UED 721 Online fall 2022

This is the main page for UED 721 online at the CUNY Graduate Center, taught by Prof. Wladis. This class is taught entirely online.

Important course links:

  • The syllabus: link to basic syllabus as a pdf here

    This syllabus outlines the general class structure and assignments; however, all of the details about readings and course assignments will be on this webpage.

    Update: Note about Stata: I have finally gotten confirmation from the GC that they have secured a Stata license for students, but they do not have information yet about how to use it. You will not need it right away in the course, so for now, I suggest holding off on purchasing access to Stata, since you should be able to get access free through the GC soon, and I will notify you via email and/or updates here on this page about how to obtain access to the new GC Stata license for students.

  • How to submit your assignments: Assignments for the course will be organized using Google drive. Please create a folder titled "Firstname Lastname UED 721 assignments fall 2022" and share it with me at cwladis@gmail.com. This is where your assignments for the course will go--I will assign grades and comments here as well.

  • Prof Wladis contact info:

    • email: profwladis@gmail.com or cwladis@bmcc.cuny.edu
    • phone extension: 212-220-1363 (email is faster)
    • office hours: TBA, to be posted here by first day of class
  • Class Meetings and Assignments

    This is where all course meetings and assignments will be posted throughout the term.

    Class Meetings

    This class will meet via Zoom roughly every other week throughout the semester (check the email you have listed in CUNYfirst for the link). Between Zoom meetings, the course will be conducted asynchronously online.

    • 8/25/22
    • 9/8/22
    • 9/22/22
    • 10/6/22
    • 10/27/22
    • 11/10/22
    • 12/1/22

    Readings and Assignments

    The actually readings and assignments will be based on student interests during the term. Readings and assignments for the beginning of the term are posted here and will be updated regularly in response to student interests.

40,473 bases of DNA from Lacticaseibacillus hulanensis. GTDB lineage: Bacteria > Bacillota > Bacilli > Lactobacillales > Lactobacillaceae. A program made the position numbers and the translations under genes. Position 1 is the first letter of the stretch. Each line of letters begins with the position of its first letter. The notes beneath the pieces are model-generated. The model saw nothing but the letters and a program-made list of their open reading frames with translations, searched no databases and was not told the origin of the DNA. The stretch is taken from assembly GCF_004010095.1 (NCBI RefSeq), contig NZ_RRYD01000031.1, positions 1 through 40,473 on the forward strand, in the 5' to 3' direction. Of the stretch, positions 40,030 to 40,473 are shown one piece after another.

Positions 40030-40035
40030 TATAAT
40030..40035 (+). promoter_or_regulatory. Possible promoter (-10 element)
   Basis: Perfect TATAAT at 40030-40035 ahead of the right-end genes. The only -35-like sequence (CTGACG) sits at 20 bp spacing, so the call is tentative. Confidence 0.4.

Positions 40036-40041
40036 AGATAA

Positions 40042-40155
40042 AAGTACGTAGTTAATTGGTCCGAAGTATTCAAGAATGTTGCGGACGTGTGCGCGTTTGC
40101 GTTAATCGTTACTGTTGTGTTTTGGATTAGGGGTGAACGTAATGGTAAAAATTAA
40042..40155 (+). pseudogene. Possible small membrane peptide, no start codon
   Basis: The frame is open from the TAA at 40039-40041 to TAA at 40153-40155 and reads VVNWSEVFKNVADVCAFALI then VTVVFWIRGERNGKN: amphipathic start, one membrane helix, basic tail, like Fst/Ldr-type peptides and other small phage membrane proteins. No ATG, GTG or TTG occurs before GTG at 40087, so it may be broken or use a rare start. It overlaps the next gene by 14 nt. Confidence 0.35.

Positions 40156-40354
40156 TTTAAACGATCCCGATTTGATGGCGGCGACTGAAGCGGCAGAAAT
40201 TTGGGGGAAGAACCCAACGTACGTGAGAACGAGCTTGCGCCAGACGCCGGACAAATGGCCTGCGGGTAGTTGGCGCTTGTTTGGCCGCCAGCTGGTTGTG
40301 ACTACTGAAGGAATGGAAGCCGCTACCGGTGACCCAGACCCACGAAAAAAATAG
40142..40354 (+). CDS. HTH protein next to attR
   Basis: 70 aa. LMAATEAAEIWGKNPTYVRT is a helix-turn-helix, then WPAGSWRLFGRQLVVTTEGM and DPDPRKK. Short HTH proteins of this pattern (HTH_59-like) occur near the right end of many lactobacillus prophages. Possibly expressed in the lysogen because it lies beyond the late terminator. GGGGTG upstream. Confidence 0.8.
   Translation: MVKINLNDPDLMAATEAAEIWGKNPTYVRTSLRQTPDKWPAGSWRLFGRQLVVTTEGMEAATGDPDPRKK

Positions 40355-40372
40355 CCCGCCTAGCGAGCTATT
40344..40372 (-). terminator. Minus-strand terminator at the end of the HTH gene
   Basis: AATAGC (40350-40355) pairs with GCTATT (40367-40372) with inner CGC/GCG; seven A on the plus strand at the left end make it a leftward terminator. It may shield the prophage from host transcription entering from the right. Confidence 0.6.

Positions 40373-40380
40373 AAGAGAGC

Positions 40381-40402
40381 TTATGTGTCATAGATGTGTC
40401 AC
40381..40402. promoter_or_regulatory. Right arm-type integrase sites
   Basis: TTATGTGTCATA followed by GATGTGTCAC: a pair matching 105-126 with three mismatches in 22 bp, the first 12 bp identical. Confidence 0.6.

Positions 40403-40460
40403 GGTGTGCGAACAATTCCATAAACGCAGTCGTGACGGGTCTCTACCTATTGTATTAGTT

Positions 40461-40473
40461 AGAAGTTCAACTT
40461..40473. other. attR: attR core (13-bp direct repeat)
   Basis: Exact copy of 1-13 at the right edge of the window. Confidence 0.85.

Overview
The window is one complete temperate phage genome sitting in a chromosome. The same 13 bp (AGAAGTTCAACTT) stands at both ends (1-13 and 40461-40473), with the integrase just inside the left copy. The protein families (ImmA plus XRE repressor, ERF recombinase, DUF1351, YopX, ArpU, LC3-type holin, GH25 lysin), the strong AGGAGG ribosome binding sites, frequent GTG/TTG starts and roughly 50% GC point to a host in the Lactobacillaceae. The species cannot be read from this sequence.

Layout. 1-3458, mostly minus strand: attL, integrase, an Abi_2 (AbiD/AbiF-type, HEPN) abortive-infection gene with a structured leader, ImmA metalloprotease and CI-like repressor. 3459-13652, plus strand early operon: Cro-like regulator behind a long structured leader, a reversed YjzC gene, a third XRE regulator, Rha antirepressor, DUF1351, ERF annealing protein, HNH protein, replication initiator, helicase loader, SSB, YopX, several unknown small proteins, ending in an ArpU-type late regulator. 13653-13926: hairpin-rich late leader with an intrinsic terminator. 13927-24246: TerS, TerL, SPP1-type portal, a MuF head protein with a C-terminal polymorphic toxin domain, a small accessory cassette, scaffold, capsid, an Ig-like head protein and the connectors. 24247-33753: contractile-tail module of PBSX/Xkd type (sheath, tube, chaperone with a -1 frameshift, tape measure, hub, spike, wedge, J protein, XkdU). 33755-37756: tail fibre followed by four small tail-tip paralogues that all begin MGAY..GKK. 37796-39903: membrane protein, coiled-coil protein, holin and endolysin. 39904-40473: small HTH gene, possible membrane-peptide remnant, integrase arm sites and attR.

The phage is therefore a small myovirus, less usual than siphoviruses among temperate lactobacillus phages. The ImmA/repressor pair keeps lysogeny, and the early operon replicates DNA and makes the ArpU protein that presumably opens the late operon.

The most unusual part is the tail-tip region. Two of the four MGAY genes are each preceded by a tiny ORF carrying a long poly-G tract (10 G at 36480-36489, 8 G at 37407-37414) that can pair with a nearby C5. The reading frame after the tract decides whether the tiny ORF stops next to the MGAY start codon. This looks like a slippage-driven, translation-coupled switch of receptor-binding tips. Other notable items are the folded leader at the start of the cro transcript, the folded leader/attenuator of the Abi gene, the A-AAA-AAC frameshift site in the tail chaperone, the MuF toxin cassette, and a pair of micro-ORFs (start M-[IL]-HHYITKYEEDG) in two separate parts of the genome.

Assignment 0: Tell me about yourself

    For this first assignment (due 9/2/22), please create a google doc inside your shared folder with me for the class (see instructions above), and in roughly one page, tell me about:

    • What your background is in statistics so far (very brief description is fine).
    • How far along you are in your graduate program (not just the year, but when do you anticipate starting some kind of independent research? do you already have a sense of what your dissertation topic might be?).
    • What research questions you are thinking about that might interest you short-term or long-term.
    • What you hope to get out of this class.
    • Anything specific that you would like to learn in this class.
    • Anything about this class that makes you nervous, or that you are uncertain about.
    • Anything else you would like to share.

    First Module: What is linear regression, and how can we use it to make inferences? (aim to discuss at second and third class meetings)

    You may have already learned about linear regression in detail, or you may have had little instruction so far in linear regression. In this course our goal is not to spend a lot of time teaching you nitty gritty details on how to conduct linear regression analysis, but rather to think about what inferences we can make based on various linear regression analyses. This first module is intended to take roughly weeks, but we may adjust the deadline based on our first course meetings together. Your goal should be to finish enough of the assignment that you are ready to ask questions and discuss any difficulties that you have run into during our 9/8/22 class meeting if at all possible. We will discuss this project during that class meeting. Based on how this goes, I will make further decisions about subsequent topics and assignments, as well as set the deadline for this project. Depending on how interests and backgrounds of students vary, we may split into subgroups with some variation in topics and assignments.

    Second Module: Statistical Significance: Use and Misuse (link upcoming)

    In this section we will look at how to calculate and interpret confidence intervals, more generally, and in the context of linear regression. In particular, we will discuss the role of statistical significance in making inferences, including many nuances and pitfalls involved in the use of p-values and confidence intervals.

    Subsequent Topics:

    Based on student background and interest, future topics to be explored may include: mediation and moderation; logistic regression; discussion of when quantifying qualitative data might or might not be appropriate; limitations in real-world data collection and how this might impact the inferences we are able to make; issues of non-response and missing data; etc.